What Shots do Indoor Cats need? 8 Essential Feline Vaccines

If you’re the owner of an indoor cat, it’s essential to make sure they’re up-to-date on their shots. Shots act as a shield against viral and bacterial diseases. A feline keeper should be aware of what shots do indoor cats need?

While cats that spend time outdoors usually need fewer vaccinations than those who stay inside, there are still certain vaccines all indoor cats should receive.

This blog post will let you know about the essential vaccination shots your indoor cat needs to keep them healthy and safe.

What Shots do indoor Cats need?

cat vaccination

Cats living indoor should be vaccinated against:

  • Rabies
  • Feline Leukemia (FeLV)  
  • FVRCP
  • Panleukopenia
  • Calicivirus
  • Bordetella
  • Rhinotracheitis Virus and
  • Chlamydia

1. Rabies in Cats

Rabies is a contagious virus that spreads through close contact between mammals (including humans); your cat’s chances of catching it are very slim, especially if they live indoors or spend most of their time away from other animals. However, the disease could be fatal if kitties fall victim to it.

Rabies shots should be provided yearly for indoor cats because the virus has a long incubation period before showing any symptoms.

2. Feline Leukemia

The mortality rate of Feline leukemia is very high as it kills 50% of its patients felines within three years. This is a serious killer, and indoor cats are at stake too, so it’s essential to vaccinate your cat every year against this disease.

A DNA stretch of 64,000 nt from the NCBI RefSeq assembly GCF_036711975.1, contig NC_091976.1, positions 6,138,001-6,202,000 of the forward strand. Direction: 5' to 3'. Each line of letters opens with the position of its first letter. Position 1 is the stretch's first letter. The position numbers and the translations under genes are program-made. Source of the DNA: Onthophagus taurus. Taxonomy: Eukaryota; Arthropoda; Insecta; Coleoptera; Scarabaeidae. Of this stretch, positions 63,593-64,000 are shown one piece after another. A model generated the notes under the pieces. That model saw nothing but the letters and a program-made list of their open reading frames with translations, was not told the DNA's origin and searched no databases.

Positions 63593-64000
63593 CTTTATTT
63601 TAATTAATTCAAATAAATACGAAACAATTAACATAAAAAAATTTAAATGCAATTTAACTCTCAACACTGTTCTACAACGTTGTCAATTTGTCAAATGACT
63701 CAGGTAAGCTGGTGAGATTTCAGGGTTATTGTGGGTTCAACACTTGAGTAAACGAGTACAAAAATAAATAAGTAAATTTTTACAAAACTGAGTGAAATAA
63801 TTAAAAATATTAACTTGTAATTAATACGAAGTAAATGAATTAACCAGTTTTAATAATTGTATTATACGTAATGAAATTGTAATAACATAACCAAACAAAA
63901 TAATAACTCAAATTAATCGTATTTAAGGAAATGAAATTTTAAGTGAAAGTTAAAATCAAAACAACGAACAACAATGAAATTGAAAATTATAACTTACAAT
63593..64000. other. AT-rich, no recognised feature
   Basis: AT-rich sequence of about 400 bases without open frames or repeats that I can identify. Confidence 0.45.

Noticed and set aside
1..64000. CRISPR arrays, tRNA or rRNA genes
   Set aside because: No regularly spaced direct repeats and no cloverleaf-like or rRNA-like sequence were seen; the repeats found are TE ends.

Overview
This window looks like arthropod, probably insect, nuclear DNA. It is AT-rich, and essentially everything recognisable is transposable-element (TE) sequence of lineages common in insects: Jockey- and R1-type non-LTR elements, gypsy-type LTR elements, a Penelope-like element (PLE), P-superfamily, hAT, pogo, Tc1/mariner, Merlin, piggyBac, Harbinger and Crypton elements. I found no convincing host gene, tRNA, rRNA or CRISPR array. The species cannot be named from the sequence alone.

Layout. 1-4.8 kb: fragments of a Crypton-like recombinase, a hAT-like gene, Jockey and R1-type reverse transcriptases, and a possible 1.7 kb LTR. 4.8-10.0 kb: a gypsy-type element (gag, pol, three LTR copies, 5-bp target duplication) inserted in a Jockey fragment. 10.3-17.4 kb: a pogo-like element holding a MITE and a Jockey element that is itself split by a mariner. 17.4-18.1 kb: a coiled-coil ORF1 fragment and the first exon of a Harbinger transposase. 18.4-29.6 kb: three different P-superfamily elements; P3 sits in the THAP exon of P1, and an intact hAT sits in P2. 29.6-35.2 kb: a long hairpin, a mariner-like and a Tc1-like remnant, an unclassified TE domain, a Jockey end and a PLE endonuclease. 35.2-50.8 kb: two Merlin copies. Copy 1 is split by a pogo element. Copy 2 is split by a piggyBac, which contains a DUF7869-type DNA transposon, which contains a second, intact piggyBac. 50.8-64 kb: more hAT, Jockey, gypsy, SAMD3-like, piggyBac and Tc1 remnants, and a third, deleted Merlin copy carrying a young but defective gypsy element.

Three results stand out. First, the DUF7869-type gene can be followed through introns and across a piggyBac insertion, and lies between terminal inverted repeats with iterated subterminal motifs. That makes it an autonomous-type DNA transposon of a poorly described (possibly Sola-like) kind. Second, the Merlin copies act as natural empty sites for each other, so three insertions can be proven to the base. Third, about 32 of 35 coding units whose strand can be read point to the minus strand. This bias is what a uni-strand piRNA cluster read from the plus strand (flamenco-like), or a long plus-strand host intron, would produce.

FeLV vaccine is recommended for indoor cats that live away from other pets, like outdoor cats. This disease can be passed through bodily fluids and bite wounds, making an intact cat living with other cats more likely to contract FeLV than an indoor-only kitty.

3. Panleukopenia

Feline Panleukopenia is a highly contagious virus that causes fever, vomiting, diarrhea, loss of appetite, and dehydration. Cats infected with Panleukopenia will be sick for several days before recovering or dying at the end stages of the disease.

While some vets recommend vaccinating indoor cats against panleukopenia on an every-other-year schedule, I recommend it annually because this virus can kill your cat quickly.

4. Calicivirus

Cats can suffer from upper respiratory infections if exposed to Calicivirus, which may not seem like a big deal if you have one cat living indoors only.

However, tens of hundreds more potentially sick cats outside your home are just waiting to come in and possibly infect your fur baby.

5. FVRCP (Feline Viral Rhinotracheitis)

FVRCP (Feline Viral Rhinotracheitis) is a combination vaccine that protects your kitty against two types of cat flu– Rhinotracheitis and Calicivirus.

It’s good to give this shot yearly because it can protect against viruses like panleukopenia, which are deadly in nature.

cats shots

6. Bordetella

If your cat goes outside or spends time around other animals, chances are they’ll be exposed to bordetella sooner or later. While this disease doesn’t look like much (most cats recover within two weeks), it can lead to more severe problems like bronchitis and pneumonia.